Judith Curry runs a blog titled Climate etc. that I find well-thought and well-written. It avoids the vitriol and violent language of many writers. Her main point with the linked article below is forced consensus leads to group think and institutional bias.
One of the many interesting passages addresses the mixture of science and politics:
"Scientific controversies surrounding evidence of climate change have thus become a proxy for political battles over whether and how to react to climate change (Pielke 2007). Therefore, winning a scientific debate means attaining a privileged position in political battle, hence providing motivation for defending the consensus. As a result, it has become difficult to disentangle political arguments about climate policies from scientific arguments about the evidence for human-induced climate change. The quality of both political debate and scientific practice suffers as a consequence (Hulme 2009c)."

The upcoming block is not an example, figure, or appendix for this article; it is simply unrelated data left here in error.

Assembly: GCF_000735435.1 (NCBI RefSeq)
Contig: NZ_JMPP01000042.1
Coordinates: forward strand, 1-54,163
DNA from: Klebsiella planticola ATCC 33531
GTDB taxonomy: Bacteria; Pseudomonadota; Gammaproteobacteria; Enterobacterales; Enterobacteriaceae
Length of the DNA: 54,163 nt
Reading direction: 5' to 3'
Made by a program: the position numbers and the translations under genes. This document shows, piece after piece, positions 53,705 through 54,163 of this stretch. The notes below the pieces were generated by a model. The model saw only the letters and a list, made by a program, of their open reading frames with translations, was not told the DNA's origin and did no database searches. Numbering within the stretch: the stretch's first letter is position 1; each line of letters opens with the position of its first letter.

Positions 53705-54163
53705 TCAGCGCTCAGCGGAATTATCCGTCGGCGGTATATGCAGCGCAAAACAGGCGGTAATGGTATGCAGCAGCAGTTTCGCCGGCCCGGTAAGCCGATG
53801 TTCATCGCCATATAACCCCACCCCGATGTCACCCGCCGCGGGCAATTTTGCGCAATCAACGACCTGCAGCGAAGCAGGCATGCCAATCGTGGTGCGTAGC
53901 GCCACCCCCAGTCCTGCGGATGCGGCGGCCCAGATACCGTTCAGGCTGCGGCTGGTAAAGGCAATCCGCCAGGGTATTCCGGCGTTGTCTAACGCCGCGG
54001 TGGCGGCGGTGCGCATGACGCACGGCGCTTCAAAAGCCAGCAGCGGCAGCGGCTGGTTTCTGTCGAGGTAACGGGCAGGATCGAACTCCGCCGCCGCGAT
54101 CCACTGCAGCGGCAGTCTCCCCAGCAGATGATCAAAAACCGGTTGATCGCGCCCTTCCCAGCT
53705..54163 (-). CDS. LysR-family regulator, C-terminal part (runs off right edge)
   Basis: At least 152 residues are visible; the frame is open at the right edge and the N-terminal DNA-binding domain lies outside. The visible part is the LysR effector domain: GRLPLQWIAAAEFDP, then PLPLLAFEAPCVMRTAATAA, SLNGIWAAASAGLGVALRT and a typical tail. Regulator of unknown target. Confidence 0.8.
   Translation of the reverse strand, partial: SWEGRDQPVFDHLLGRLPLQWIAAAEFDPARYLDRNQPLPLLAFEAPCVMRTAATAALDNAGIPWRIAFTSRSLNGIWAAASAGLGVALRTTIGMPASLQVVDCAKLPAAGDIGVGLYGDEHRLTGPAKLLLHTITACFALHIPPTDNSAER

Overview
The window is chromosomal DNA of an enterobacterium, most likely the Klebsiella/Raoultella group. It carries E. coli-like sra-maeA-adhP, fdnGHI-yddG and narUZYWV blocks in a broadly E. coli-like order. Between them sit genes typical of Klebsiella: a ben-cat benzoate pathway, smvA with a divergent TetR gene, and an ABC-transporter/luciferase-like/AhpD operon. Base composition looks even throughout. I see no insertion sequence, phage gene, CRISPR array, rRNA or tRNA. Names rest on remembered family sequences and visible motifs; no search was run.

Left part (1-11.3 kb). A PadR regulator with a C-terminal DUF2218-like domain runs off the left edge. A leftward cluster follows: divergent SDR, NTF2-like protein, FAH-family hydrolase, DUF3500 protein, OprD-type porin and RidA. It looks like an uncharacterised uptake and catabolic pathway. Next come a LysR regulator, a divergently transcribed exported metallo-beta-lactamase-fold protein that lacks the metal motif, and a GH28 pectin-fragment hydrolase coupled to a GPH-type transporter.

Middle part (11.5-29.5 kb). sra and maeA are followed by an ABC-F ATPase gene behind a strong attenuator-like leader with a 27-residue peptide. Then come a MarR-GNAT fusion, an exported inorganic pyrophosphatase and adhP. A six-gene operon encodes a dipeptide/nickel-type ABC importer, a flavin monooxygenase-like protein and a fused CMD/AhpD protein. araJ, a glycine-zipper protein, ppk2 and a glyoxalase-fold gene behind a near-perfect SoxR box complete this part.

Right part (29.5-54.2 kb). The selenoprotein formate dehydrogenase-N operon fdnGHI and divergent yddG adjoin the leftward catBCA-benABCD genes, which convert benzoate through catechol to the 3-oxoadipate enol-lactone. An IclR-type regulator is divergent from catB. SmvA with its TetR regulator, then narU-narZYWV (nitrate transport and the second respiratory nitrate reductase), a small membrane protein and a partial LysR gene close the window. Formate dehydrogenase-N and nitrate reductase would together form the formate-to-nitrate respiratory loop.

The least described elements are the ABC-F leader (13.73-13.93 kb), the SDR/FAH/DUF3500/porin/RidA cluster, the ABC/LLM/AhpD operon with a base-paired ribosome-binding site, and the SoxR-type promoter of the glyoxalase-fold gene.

This is close to something you and I have touched on. If their is something to be done (and yes, I think doing nothing is an option), should scientists decide what that option is? You say yes, I say their voice should be one of many. There are many things that can be done (or not) that have nothing to do with science and are clearly outside of the purview of science.
by Judith Curry
I’ve been invited to write a paper on the topic of consensus in climate change.